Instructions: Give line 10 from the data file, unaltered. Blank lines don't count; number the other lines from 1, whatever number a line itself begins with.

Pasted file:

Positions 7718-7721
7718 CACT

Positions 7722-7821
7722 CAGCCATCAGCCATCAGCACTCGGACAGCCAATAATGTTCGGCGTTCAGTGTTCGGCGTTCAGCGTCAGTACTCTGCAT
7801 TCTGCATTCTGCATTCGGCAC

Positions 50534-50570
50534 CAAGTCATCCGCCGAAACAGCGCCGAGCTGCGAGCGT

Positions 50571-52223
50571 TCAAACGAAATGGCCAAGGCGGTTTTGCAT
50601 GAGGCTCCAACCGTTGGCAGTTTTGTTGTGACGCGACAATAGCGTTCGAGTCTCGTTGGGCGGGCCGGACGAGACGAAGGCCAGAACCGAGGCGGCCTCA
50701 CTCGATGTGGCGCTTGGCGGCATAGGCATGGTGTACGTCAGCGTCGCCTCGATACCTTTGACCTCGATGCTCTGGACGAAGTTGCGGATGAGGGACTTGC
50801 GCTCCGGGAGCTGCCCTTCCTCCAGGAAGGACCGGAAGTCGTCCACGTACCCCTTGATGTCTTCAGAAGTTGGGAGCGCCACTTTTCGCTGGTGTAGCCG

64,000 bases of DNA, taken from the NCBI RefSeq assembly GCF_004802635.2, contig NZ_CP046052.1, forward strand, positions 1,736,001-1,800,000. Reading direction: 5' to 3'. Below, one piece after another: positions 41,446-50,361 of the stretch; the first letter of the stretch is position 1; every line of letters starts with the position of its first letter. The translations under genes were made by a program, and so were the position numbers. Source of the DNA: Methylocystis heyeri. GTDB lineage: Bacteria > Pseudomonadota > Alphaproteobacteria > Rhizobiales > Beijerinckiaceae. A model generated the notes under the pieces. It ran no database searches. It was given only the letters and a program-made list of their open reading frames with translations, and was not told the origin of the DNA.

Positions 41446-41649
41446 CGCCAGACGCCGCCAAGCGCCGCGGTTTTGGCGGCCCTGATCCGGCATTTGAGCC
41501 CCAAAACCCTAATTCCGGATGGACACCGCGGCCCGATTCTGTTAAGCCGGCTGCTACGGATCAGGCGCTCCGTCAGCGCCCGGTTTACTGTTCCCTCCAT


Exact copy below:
50601 GAGGCTCCAACCGTTGGCAGTTTTGTTGTGACGCGACAATAGCGTTCGAGTCTCGTTGGGCGGGCCGGACGAGACGAAGGCCAGAACCGAGGCGGCCTCA